Was the South Guilty of Perpetuating the African Slave Trade?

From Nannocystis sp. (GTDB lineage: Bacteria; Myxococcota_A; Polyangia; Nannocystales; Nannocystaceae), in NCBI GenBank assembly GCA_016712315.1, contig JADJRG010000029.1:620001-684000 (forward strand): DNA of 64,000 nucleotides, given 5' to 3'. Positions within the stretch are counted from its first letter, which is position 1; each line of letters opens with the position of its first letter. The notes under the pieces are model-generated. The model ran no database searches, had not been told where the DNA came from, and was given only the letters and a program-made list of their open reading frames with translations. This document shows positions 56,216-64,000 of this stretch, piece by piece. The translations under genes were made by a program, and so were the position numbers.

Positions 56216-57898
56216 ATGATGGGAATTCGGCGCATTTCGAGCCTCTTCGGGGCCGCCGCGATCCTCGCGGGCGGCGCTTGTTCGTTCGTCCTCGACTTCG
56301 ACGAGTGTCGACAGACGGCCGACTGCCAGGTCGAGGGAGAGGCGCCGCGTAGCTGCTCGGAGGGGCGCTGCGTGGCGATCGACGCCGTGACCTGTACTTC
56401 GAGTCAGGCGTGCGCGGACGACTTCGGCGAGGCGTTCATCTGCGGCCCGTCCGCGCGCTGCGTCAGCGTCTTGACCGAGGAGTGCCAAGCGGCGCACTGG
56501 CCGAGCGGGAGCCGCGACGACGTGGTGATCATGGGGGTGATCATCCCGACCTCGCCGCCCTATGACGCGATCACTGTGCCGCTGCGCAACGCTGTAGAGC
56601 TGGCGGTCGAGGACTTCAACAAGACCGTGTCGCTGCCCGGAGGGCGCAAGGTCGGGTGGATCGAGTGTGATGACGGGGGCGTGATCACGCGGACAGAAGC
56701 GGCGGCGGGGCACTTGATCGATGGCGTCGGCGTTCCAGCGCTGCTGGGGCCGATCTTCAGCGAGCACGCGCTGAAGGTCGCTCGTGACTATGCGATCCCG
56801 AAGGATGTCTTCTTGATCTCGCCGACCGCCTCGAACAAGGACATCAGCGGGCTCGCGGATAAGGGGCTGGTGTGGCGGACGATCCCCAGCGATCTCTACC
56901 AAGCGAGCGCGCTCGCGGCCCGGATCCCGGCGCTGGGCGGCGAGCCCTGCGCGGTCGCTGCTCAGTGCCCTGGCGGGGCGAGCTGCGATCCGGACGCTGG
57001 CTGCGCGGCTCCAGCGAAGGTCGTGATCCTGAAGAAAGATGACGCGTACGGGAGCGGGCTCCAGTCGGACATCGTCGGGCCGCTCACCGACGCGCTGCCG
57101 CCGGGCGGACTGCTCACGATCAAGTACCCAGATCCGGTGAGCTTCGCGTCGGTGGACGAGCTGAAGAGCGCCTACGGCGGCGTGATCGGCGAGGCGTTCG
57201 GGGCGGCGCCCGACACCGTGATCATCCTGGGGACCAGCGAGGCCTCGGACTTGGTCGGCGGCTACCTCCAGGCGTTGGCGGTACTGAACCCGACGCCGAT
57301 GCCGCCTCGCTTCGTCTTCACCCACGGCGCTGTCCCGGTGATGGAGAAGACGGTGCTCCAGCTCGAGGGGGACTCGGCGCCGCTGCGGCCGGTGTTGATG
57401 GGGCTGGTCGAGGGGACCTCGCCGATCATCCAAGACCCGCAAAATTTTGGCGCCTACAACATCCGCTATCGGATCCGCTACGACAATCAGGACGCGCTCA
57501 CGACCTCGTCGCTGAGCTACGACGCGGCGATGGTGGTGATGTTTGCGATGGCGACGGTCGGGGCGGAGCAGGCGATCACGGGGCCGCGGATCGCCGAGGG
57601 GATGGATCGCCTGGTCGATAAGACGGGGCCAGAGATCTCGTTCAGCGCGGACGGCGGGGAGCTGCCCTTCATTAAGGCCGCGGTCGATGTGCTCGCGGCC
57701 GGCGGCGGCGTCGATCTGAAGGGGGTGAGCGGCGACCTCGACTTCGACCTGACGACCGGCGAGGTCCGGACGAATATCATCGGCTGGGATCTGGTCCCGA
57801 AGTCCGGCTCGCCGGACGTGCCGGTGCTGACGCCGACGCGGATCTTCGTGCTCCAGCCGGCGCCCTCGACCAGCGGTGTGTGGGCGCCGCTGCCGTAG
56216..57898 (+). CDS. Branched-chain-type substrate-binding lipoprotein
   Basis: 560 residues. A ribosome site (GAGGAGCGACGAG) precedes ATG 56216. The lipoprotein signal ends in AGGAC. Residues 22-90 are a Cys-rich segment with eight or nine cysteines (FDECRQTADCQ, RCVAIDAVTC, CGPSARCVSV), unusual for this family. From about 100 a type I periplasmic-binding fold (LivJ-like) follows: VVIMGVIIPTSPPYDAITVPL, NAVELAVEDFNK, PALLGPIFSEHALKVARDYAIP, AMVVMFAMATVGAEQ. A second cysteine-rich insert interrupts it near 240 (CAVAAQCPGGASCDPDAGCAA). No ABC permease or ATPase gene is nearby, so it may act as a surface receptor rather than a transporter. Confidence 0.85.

With the short-lived exception of Georgia and South Carolina, no Southern colony or State was ever a willing participant in the slave trade, which traffic most Southerners viewed with abhorrence. The English Crown was the leader in the trade throughout the Eighteenth Century, it having been declared by Parliament in 1749 "to be very advantageous to Great Britain, and necessary for supplying the plantations and colonies thereunto belonging with a sufficient number of negroes at reasonable rates." On the other hand, the colonial legislature of Virginia attempted on several occasions to stem the importation of Africans only to be consistently overruled by King George III, who refused to assent to any law "by which the importation of slaves should be in any respect prohibited or obstructed." Not long after declaring her independence, the fledgling State of Virginia, under the governorship of Patrick Henry, became the first political community in the civilized modern world to legislate against the slave trade. In the Act For Preventing the Farther Importation of Slaves of 5 October 1778, it was declared that "no slave or slaves shall hereafter be imported into this Commonwealth by sea or land, nor shall any slaves so imported be bought or sold by any person whatsoever." The penalty provided for violation of this law was the forfeiture of "one thousand pounds for every slave so imported," and "five hundred pounds for every slave so bought or sold." It was further provided that "every slave imported into this Commonwealth, contrary to the true intent and meaning of this act, shall, upon such importation, become free."